Robinson's long-awaited second novel is an almost otherwordly book-and reveals Robinson as a somewhat otherwordly figure herself . . . A work of enormous integrity . . . Original and strong . . . A beautiful book of ideas.

St. Petersburg Times - Ellen Emry Heltzel

The mature and thoughtful work of a superb and thoughtful storyteller.

Michael Dirda, The Washington Post

Marilynne Robinson draws on all of these associations in her new novel, which -- let's say this right now -- is so serenely beautiful, and written in a prose so gravely measured and thoughtful, that one feels touched with grace just to read it. Gilead possesses the quiet ineluctable perfection of Flaubert's A Simple Heart as well as the moral and emotional complexity of Robert Frost's deepest poetry. There's nothing flashy in these pages, and yet one regularly pauses to reread sentences, sometimes for their beauty, sometimes for their truth Adulthood is a wonderful thing, and brief. You must be sure to enjoy it while it lasts.

James Wood, The New York Times

Gilead is a beautiful work -- demanding, grave and lucid -- and is, if anything, more out of time than Robinson's book of essays, suffused as it is with a Protestant bareness that sometimes recalls George Herbert (who is alluded to several times, along with John Donne) and sometimes the American religious spirit that produced Congregationalism and 19th-century Transcendentalism and those bareback religious riders Emerson, Thoreau and Melville.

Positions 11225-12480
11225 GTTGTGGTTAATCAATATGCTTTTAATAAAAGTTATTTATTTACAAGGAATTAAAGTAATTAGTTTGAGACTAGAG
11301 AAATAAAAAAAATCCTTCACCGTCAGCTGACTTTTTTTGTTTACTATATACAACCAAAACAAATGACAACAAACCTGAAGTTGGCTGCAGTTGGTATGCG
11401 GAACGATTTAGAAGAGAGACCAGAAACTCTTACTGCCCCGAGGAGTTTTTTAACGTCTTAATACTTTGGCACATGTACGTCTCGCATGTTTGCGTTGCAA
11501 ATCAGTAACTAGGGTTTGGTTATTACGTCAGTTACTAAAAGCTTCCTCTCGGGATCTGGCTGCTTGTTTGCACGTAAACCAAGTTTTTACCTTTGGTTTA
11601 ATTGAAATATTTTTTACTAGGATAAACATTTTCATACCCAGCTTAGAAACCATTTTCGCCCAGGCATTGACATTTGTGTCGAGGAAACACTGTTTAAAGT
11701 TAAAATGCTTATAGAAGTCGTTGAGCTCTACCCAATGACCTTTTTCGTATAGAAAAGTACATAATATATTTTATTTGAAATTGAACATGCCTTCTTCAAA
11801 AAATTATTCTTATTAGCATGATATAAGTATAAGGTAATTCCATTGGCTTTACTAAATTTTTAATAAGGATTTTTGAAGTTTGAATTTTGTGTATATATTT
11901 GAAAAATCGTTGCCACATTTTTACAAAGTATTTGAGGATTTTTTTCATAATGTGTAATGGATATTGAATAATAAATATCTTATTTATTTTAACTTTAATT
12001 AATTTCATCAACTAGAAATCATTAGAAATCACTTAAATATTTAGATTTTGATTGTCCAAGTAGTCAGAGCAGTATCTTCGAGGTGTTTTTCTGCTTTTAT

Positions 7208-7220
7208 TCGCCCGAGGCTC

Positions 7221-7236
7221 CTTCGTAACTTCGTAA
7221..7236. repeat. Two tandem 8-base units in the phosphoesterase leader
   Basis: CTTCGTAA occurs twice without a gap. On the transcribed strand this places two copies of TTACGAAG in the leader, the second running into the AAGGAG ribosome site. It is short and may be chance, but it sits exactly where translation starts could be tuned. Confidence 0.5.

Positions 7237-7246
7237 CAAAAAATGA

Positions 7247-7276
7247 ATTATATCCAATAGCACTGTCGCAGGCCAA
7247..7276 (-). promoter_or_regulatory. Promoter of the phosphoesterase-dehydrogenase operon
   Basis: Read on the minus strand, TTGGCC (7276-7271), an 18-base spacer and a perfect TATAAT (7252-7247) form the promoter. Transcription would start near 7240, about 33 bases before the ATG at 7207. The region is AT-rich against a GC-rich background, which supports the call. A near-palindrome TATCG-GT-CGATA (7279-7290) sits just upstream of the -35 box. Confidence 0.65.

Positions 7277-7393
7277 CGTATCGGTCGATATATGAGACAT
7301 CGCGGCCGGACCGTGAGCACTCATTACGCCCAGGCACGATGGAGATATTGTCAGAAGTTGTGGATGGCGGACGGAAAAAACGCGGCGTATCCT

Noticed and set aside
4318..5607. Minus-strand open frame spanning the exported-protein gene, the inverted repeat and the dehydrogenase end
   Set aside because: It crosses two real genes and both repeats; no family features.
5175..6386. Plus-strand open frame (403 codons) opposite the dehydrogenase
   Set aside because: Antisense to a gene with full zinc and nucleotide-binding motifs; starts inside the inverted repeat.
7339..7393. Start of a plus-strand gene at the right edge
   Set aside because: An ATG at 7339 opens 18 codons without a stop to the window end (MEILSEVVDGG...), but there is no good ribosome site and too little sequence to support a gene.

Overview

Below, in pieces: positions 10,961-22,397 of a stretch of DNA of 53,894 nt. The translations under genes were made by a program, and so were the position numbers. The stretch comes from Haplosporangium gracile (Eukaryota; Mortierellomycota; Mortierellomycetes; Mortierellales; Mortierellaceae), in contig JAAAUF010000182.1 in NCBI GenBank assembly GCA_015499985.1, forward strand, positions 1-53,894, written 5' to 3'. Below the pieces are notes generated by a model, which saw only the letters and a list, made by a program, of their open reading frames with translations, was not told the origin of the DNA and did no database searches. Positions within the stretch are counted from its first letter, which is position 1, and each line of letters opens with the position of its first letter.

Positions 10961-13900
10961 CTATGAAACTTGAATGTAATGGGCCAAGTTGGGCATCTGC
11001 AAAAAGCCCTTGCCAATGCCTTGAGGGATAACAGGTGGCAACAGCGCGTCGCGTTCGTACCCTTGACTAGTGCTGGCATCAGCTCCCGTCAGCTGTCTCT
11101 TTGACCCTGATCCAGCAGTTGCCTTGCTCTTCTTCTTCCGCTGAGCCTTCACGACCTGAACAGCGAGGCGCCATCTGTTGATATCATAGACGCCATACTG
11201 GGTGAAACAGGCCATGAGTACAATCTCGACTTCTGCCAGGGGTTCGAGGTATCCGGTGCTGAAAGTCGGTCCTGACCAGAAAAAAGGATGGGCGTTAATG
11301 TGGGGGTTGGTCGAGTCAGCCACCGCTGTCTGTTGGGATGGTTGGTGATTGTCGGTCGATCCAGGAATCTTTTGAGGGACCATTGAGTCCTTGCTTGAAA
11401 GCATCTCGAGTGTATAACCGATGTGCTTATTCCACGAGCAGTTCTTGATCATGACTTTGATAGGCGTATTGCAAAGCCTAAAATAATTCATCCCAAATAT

Publishers Weekly

Robinson's prose is beautiful, shimmering and precise; the revelations are subtle but never muted when they come, and the careful telling carries the breath of suspense....Many writers try to capture life's universals of strength, struggle, joy and forgiveness-but Robinson truly succeeds in what is destined to become her second classic.

Kirkus Reviews

Robinson returns with a second novel that, however quiet in tone and however delicate of step, will do no less than tell the story of America-and break your heart.....This long story of daily life in deep Middle America-addressed to an unknown and doubting future-is never in the slightest way parochial or small, but instead it evokes on the pulse the richest imaginable identifying truths of what America was. Robinson has composed, with its cascading perfections of symbols, a novel as big as a nation, as quiet as thought, and moving as prayer. Matchless and towering.

Donna Seaman, Booklist